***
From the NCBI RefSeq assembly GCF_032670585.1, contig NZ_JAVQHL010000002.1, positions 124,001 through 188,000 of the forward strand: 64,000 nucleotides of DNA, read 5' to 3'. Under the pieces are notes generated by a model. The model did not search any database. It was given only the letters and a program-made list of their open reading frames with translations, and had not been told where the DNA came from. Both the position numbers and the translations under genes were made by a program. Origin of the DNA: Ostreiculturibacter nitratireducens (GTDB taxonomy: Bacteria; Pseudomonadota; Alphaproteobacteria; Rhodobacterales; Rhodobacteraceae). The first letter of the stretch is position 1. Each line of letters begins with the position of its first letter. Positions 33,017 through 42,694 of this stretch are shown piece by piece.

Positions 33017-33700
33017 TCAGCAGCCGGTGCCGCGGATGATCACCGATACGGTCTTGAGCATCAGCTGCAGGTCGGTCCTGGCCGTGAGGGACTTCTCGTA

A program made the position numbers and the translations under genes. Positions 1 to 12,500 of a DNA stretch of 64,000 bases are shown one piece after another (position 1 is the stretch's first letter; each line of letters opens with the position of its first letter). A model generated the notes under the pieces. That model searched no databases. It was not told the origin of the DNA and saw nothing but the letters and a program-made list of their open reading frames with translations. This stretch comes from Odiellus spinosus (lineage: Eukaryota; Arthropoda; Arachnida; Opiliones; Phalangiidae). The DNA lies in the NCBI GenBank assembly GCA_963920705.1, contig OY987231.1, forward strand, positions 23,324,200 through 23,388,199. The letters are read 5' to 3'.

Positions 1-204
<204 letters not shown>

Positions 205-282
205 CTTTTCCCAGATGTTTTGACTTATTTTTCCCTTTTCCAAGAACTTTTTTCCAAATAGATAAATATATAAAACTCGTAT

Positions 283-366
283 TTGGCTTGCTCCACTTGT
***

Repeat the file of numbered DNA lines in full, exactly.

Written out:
From the NCBI RefSeq assembly GCF_032670585.1, contig NZ_JAVQHL010000002.1, positions 124,001 through 188,000 of the forward strand: 64,000 nucleotides of DNA, read 5' to 3'. Under the pieces are notes generated by a model. The model did not search any database. It was given only the letters and a program-made list of their open reading frames with translations, and had not been told where the DNA came from. Both the position numbers and the translations under genes were made by a program. Origin of the DNA: Ostreiculturibacter nitratireducens (GTDB taxonomy: Bacteria; Pseudomonadota; Alphaproteobacteria; Rhodobacterales; Rhodobacteraceae). The first letter of the stretch is position 1. Each line of letters begins with the position of its first letter. Positions 33,017 through 42,694 of this stretch are shown piece by piece.

Positions 33017-33700
33017 TCAGCAGCCGGTGCCGCGGATGATCACCGATACGGTCTTGAGCATCAGCTGCAGGTCGGTCCTGGCCGTGAGGGACTTCTCGTA

A program made the position numbers and the translations under genes. Positions 1 to 12,500 of a DNA stretch of 64,000 bases are shown one piece after another (position 1 is the stretch's first letter; each line of letters opens with the position of its first letter). A model generated the notes under the pieces. That model searched no databases. It was not told the origin of the DNA and saw nothing but the letters and a program-made list of their open reading frames with translations. This stretch comes from Odiellus spinosus (lineage: Eukaryota; Arthropoda; Arachnida; Opiliones; Phalangiidae). The DNA lies in the NCBI GenBank assembly GCA_963920705.1, contig OY987231.1, forward strand, positions 23,324,200 through 23,388,199. The letters are read 5' to 3'.

Positions 1-204
<204 letters not shown>

Positions 205-282
205 CTTTTCCCAGATGTTTTGACTTATTTTTCCCTTTTCCAAGAACTTTTTTCCAAATAGATAAATATATAAAACTCGTAT

Positions 283-366
283 TTGGCTTGCTCCACTTGT